While the franchise has always had an emphasis on playing with friends, no Pokemon game has truly embraced connectivity like X and Y have. The bottom screen displays the P.S.S. (Player Search System), which includes a list of your active friends and nearby players, all of whom can be interacted with in a matter of taps. When a friend is in need, you can even provide them with temporary buffs to help them out. It's compelling and social without being obtrusive.

Setting up trading and battling were time-consuming and clunky in previous games, but X and Y have integrated it all into experience. Now, you're able to trade or battle from anywhere, with audio chat letting you chastise your friends or ask them to swap specific 'mons with you. You'll still be in your own game off on your own, personal adventure, but you'll definitely feel like you're playing alongside your friends as you play through X and Y.

Even with all of these renovations, innovations, and--yes, we're going to just go ahead and say it--evolutions, Pokémon X and Y still feel like a Pokémon game in the end. Sure, you're going to spend some of the time petting your Pikachu and you get to choose multiple starters, but X and Y eventually land in the comfort zone fans have found themselves in for six generations. Though they don't reinvent the core concept of the franchise, they do a fantastic job of cleaning up the aging mechanics and creating a Pokémon world you'd be crazy not to explore.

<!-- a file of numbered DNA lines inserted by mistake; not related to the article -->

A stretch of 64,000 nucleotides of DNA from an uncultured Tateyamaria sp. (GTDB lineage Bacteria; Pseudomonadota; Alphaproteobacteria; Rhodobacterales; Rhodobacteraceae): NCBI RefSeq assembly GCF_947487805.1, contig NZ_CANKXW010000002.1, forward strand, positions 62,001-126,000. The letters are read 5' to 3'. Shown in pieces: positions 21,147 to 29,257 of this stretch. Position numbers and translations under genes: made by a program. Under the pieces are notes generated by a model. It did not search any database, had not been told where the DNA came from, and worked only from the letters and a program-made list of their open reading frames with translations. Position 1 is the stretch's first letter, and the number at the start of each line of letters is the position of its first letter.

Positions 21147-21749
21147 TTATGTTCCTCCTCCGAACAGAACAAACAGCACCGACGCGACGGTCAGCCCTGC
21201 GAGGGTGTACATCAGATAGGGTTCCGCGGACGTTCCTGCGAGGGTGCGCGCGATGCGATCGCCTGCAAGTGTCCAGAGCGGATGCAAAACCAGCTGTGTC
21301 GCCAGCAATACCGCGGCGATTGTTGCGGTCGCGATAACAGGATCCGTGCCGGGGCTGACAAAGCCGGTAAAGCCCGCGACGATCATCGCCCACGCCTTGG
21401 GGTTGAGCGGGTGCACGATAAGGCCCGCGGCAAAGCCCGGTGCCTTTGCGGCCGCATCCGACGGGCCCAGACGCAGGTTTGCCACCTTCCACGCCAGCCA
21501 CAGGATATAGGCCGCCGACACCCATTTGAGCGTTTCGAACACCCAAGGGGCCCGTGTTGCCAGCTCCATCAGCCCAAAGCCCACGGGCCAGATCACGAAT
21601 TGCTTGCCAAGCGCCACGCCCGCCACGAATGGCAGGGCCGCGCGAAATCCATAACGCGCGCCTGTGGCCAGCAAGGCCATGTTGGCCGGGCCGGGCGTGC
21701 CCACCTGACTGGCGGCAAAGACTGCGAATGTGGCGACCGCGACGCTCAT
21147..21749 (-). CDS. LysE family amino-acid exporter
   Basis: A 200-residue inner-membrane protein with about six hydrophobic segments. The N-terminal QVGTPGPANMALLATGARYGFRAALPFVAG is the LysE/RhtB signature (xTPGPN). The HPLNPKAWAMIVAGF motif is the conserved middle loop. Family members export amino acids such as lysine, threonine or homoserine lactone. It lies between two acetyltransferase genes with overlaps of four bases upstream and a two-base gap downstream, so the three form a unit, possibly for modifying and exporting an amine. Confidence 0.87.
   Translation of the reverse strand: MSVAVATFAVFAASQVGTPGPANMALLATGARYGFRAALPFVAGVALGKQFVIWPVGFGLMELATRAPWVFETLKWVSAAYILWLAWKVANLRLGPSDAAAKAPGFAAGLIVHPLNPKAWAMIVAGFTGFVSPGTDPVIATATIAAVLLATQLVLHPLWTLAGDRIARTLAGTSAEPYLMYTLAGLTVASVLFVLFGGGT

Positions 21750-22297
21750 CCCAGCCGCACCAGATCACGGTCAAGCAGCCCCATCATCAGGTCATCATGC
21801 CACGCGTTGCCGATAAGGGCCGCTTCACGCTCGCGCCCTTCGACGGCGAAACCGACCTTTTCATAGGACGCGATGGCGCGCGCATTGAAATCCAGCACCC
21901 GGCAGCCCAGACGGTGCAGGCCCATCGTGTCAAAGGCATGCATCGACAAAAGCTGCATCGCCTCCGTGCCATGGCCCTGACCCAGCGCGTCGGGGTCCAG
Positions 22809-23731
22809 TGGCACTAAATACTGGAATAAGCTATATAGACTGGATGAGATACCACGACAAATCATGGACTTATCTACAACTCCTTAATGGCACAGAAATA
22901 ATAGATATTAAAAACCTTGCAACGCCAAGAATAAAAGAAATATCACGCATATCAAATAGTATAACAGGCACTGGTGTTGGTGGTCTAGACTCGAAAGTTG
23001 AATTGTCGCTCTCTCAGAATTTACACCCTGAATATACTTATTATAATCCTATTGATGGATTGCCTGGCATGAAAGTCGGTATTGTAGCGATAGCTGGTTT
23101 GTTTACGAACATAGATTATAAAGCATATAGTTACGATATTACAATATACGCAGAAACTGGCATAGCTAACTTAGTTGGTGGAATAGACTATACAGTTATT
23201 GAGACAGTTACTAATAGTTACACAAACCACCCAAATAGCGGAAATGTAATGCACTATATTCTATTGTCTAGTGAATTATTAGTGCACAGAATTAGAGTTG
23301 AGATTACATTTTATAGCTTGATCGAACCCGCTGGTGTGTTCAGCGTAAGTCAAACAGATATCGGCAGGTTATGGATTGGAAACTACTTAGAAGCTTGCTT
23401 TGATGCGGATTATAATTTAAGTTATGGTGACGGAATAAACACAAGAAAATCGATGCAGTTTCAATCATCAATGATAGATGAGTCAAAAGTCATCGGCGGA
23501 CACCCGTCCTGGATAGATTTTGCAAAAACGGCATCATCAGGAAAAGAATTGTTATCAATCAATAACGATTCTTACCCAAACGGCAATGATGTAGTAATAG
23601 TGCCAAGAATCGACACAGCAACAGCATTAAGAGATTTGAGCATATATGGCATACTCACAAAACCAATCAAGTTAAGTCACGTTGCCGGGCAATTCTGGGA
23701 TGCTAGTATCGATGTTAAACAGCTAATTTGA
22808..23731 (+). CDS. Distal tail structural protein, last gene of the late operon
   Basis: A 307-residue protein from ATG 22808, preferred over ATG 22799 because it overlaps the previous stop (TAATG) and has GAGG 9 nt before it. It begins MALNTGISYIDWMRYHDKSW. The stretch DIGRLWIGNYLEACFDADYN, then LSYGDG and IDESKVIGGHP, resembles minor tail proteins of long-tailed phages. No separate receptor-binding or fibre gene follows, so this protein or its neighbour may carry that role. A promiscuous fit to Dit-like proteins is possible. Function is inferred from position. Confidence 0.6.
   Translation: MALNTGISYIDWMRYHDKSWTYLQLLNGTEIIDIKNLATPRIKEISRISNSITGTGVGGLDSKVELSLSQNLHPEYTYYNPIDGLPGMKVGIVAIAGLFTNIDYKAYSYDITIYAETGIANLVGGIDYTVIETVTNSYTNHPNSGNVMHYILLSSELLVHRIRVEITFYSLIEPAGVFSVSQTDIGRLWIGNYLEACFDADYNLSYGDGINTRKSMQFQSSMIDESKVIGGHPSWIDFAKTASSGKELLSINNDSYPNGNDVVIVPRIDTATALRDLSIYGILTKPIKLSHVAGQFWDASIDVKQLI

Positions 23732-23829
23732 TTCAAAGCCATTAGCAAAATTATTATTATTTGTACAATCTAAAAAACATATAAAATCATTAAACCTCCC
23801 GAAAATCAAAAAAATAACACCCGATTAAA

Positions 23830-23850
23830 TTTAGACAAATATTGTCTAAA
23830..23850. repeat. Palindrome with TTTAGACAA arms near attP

More Info

Release date: Oct 12 2013 - 3DS (US)
Available Platforms: 3DS
Genre: Role Playing
Published by: Nintendo
Franchise: Pokemon
ESRB Rating:
Everyone: Comic Mischief, Mild Cartoon Violence

If you get hooked--and you'll likely get hooked--you're going to find a few hundred hours of Pokemon battles to look forward to, even if the game falls back on some old tropes a bit too much.

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  • ObliqueZombie - October 4, 2013 8:13 a.m.

    Third paragraph down, you have "in a in a". Anyway, good review Coop, very fair. When the core concept of a franchise doesn't change too much, it's hard to knock the game for it. But the only real "disappointment" for my is the technical issues. That doesn't sound too fun to experience. Alas, very excited for this game, if only to see every monster ever made in gorgeous 3D character models!